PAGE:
The electric guitar is part of the reason why pop music is what it is today. The electric guitar would be a useless hunk of materials without one thing; the guitar pickup.First a pickup is technically called a transducer. According to Encarta online, a transducer is "(a) device that converts energy: a device that transforms one type of energy into another, for example, a microphone, a photoelectric cell, or an automobile horn". Actually it is an electromechanical transducer, which converts the tones produced by the string vibration into electrical impulses. The frequency of the electrical impulses is identical to the frequency of the vibrating strings.
A pickup is generally made of two things; a coil of insulated copper wire and a magnet. The magnet magnetizes the strings of the guitar. When the strings vibrate by playing them, the vibration causes the magnetic field, or the flux field, to move along with the strings.
The motion of the magnetic field creates an alternating current within the pickup's coils. This current then travels from the pickup, through the output jack, through the cable and finally to the amp where current is produced in the form of sound.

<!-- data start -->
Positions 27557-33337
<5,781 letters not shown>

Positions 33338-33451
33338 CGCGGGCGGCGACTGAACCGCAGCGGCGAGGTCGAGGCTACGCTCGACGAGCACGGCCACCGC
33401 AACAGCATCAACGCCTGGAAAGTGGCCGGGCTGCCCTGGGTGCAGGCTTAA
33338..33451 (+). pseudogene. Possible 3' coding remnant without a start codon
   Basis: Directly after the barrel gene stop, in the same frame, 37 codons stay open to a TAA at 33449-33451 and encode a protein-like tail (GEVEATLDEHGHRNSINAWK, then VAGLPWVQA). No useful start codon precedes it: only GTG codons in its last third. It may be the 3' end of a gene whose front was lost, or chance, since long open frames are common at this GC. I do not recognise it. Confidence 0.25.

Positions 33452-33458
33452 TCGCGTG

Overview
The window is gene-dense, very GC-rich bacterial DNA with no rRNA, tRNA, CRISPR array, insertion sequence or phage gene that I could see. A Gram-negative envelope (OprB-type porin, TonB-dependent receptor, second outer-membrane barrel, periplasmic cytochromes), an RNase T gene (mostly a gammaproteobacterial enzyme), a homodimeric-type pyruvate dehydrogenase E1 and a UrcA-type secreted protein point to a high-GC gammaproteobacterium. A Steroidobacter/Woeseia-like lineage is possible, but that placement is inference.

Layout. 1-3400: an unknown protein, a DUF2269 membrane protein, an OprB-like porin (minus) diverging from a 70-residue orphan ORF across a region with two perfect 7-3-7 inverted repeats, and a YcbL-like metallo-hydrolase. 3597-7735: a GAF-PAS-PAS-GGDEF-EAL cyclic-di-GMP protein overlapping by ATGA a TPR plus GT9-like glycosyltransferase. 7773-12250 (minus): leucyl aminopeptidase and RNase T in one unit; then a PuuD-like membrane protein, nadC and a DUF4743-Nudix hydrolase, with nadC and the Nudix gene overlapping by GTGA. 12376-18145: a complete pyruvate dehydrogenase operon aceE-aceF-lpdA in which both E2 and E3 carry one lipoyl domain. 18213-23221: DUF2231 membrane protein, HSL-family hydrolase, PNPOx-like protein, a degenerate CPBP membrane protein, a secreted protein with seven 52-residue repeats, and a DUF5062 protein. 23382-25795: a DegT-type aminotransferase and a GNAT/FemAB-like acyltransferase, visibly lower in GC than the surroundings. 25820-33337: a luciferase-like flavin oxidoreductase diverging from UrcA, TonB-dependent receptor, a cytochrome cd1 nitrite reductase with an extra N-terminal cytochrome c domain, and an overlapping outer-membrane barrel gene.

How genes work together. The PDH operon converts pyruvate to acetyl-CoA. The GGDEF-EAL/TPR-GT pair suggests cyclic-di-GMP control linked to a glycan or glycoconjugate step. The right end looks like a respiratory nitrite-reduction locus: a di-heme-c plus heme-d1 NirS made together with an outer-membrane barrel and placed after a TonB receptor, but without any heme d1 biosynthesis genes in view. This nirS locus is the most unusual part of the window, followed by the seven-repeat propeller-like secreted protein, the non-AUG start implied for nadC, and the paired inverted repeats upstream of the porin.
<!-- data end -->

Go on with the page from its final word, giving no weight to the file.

The anatomy of a guitar pickup is actually very simple.
Shown in the gray is the permanent magnet, once again, according to Encarta online "(a) Permanent magnet, remaining magnetic: a magnet that retains its properties after the magnetizing force has been removed from it. Permanent magnets are used in loudspeakers and small motors." Shown in the light gray are the pole pieces, which are magnetized by the magnet and in its turn magnetize the string. In the orange is the copper wire. The copper wire, as was previously stated, is the conductor for the alternating current. Finally in the black is the...